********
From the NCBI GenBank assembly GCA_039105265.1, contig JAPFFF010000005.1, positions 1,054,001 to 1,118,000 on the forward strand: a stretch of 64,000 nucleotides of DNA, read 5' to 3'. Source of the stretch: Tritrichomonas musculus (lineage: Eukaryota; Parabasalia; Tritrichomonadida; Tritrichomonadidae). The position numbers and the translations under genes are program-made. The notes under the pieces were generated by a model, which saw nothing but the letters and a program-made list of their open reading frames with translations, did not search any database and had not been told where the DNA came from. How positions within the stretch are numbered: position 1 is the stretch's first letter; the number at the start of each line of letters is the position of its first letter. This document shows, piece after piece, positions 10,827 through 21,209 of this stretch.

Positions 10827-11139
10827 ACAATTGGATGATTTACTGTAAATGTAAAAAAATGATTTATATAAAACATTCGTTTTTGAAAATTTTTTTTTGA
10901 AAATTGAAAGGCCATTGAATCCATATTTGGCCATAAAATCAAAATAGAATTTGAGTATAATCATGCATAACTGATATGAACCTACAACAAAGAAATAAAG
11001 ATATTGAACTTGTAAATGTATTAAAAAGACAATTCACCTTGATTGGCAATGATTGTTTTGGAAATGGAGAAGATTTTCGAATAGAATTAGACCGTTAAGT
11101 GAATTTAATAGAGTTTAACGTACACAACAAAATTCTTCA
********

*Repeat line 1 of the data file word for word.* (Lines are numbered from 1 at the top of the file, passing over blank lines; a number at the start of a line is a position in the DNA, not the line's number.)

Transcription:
From the NCBI GenBank assembly GCA_039105265.1, contig JAPFFF010000005.1, positions 1,054,001 to 1,118,000 on the forward strand: a stretch of 64,000 nucleotides of DNA, read 5' to 3'. Source of the stretch: Tritrichomonas musculus (lineage: Eukaryota; Parabasalia; Tritrichomonadida; Tritrichomonadidae). The position numbers and the translations under genes are program-made. The notes under the pieces were generated by a model, which saw nothing but the letters and a program-made list of their open reading frames with translations, did not search any database and had not been told where the DNA came from. How positions within the stretch are numbered: position 1 is the stretch's first letter; the number at the start of each line of letters is the position of its first letter. This document shows, piece after piece, positions 10,827 through 21,209 of this stretch.